By Michael Kang, Lillian Sheng & Patrick TomHon
Why are Google Apps Everywhere?
A perspective on how Google is trying to be involved in every part of our education and life.
What Is GoogleDrive?
On April 24, 2012, Google finally took the lid off of the rumored GoogleDrive. What GoogleDrive does is give you the option to store your data in the cloud and the desktop simultaneously. I bet most of you have heard of Dropbox. Dropbox currently dominates cloud storage space that Microsoft’s Skydrive, Apple’s iCloud, and Evernote is trying to take part in. However, Google Drive might just stand out from the pack.
...Google Drive is a cloud storage service?
Technically we can classify GoogleDrive as a spiced up version of Google Docs. If GoogleDocs was a hip boy singer, GoogleDrive would be a hip boy band. On Google drive you can store your documents, photos, music, and videos, all in one place. It syncs with your mobile devices and your computer, so if you make a change from one gadget, it will automatically show up if you were to access it elsewhere. It tracks your changes too, so if you make an edit to a document, you can still look back at all your revisions, without ever having to hit save.
You can get up to 15GB of space for free, after which you can upgrade. It’s $4.99/month for 100GB, and $49.99 a month for a whopping 1TB. Moreover this 15Gb of storage is also shared with both your Gmail account and your Google Plus Pictures as well.
…Integrate with Gmail and other apps?
You’ll be able to open things you saved in GoogleDrive using other services; it can handle more than 30 different types of files, including Adobe Illustrator and Photoshop and HD video, and you don’t even have to have those programs installed on your computer. So for example, if you squirreled away a music file, you could listen to it later on whatever player you please. Drive also pretty much does away with email attachments, which makes sharing a lot easier. If you wanted to show a friend a video of your vacation, you could just pass them a link to that file, rather than adding it to a clunky email through compressions and voodoo magic. You wouldn’t have to upload it to a message and your friend wouldn’t have to wait around to download a big file.
...Not exclusive to Android?
Though Apple’s iCloud only caters to iOS users, the Google counterpart is open to all platforms. It’s easily accessible from a wide variety of devices, like Android tablets, phones, as well as the iPad and the iPhone You can also download Drive for your Mac or PC for syncing in the similar fashion as Dropbox, and Microsoft SkyDrive (who heard of that one before?)
5 Reasons Why You Should Use GoogleDrive
You get more free storage than Dropbox
Google Drive offers 5GB of free storage space, and no more privacy trade offs like crawling your data or bothersome in-line ads to worry about. Dropbox, arguably the most popular cloud storage alternative at the moment, only gives you 2GB free. Furthermore, the two offer similar synchronization principals, though Google naturally offers better integration with Google’s online products. That said, Dropbox’s simplicity of file sharing stays superior to Google Drive’s, offering better-integrated tools to quickly made files or folders accessible to other users.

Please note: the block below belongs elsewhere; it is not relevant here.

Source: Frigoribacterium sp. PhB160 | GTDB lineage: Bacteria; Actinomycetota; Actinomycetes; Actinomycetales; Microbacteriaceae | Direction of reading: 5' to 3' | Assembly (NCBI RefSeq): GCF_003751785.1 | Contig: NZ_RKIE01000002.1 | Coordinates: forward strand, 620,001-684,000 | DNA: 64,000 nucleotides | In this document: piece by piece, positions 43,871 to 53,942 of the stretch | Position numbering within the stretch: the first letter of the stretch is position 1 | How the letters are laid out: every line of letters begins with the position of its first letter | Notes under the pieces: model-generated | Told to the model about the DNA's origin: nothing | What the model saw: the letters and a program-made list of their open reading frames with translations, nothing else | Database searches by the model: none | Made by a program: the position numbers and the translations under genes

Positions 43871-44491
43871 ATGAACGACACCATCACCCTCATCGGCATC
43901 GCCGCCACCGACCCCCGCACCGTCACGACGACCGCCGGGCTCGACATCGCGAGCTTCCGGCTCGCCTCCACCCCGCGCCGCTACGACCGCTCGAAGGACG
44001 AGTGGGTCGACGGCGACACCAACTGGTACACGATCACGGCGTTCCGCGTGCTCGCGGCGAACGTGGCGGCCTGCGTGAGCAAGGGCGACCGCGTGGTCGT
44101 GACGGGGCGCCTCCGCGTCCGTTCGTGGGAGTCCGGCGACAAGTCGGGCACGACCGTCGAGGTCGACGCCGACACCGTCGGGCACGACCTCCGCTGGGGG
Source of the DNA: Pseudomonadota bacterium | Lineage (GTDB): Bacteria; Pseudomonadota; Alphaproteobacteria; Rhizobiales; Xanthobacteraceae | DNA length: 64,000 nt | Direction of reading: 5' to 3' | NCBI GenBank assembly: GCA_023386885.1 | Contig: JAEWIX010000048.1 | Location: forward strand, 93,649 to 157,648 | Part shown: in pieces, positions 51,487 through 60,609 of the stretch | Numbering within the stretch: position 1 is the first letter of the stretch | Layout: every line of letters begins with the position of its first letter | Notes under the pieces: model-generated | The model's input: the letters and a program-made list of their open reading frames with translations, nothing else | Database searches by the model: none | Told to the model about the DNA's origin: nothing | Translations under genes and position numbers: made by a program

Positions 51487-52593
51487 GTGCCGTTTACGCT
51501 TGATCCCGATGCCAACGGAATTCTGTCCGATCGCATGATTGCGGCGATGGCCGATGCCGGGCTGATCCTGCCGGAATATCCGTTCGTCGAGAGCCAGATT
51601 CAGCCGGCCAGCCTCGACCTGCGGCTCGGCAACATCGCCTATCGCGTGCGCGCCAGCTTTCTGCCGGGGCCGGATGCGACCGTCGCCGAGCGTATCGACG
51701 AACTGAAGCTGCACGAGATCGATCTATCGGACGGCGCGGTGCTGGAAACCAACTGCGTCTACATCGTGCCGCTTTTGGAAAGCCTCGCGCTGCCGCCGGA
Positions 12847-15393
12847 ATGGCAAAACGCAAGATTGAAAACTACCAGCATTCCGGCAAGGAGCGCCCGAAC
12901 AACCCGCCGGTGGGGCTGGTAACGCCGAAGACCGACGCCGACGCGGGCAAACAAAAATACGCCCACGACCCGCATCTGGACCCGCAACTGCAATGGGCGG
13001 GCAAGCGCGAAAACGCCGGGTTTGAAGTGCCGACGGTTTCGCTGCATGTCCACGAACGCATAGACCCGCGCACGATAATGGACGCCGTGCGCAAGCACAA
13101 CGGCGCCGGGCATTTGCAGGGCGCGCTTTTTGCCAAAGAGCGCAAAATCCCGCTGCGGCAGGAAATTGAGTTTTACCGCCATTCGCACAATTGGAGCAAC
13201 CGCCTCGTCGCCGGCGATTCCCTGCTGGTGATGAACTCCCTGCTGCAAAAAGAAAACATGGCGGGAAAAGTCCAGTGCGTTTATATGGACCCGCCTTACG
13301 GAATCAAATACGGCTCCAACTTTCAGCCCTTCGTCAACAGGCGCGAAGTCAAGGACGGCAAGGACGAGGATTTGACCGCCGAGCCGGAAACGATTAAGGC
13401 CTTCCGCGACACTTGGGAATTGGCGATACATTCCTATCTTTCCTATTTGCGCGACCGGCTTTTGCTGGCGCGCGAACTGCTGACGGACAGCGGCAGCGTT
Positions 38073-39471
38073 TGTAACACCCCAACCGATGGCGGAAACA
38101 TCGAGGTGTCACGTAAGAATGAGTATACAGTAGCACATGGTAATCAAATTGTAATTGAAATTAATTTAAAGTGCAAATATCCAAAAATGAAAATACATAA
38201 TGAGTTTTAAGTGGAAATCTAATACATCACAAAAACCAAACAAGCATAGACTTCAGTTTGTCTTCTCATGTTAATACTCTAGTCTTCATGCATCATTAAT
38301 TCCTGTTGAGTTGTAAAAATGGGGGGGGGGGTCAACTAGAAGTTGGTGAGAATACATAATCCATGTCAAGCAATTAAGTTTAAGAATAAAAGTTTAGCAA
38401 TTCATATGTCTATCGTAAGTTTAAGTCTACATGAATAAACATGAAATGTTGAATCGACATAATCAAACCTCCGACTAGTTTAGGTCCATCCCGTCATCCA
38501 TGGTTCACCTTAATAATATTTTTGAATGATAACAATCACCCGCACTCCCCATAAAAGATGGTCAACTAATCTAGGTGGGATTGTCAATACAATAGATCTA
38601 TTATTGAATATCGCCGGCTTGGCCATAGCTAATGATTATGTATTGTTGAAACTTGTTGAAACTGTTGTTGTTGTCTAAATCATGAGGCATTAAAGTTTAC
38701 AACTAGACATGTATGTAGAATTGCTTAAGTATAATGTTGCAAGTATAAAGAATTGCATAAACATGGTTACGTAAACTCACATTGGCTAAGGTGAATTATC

It replaces Google Docs
There is no more need to activate Google Drive and Google Docs. Instead, you can now click on your old shortcut and you’ll be re-routed to drive.google.com, where your ‘Documents’ folder now exists as a subset of ‘My Drive’. Crafting a new spreadsheet or presentation now occurs by clicking a ‘Create’ button, and you can access shortcuts to your GoogleDocs directly from your GoogleDrive. GoogleDrive furthermore allows you to work on your documents, presentations, and spreadsheets offline, meaning that you’d be able to access and edit anything at anytime even without Internet connection. If Google Docs is your office suite mainstay, then GoogleDrive is a no-brainer.
One word: SEARCH
Upload documents, videos, PDFs, photos and more to your GoogleDrive, and when you search on words like “Tuesday” or “urgent,” the service searches within each file for matches. Moreover, it uses optical character recognition (OCR) technology to make legible text in all types of documents (even scanned documents) search-able (Google uses the example of an old newspaper article). Google's OCR technology even stretches to images as well and is able to recognizes most images' contents The company even claims to be able to match unnamed photos with search terms, though it’s apparently limited to easily recognized objects such as the Grand Canyon or Washington Monument.
Quick and platform agnostic
There’s no such thing as a “fast” cloud drive at this point, but GoogleDrive synchronizes offline files as fast as anything else, sometimes faster. In recent GoogleDrive tests, a 12MB image file took about two minutes to synchronize with GoogleDrive, whereas the same image took over three minutes using Dropbox. And GoogleDrive works on Windows and Mac devices as well as Android ones out of the box. Google provides native apps for each device, making synchronization very quick and easy. The service’s only downside, if indeed this counts as one, is that there may be some problems if you edit files while they’re uploading, importantly the file name and may be stuck, but usually with Google these problems tends to be fixed quite rapidly.
You don’t have to choose
The wonderful thing about free cloud storage for the moment is that it’s truly free. So there’s really no reason not to benefit yourself of multiple services, say you need more than GoogleDrive’s 5GB, or you want multiple backups of files, or you just want the advantages of Google’s search and native service features but don’t want to give up Dropbox’s sharing agnosticism and simplicity.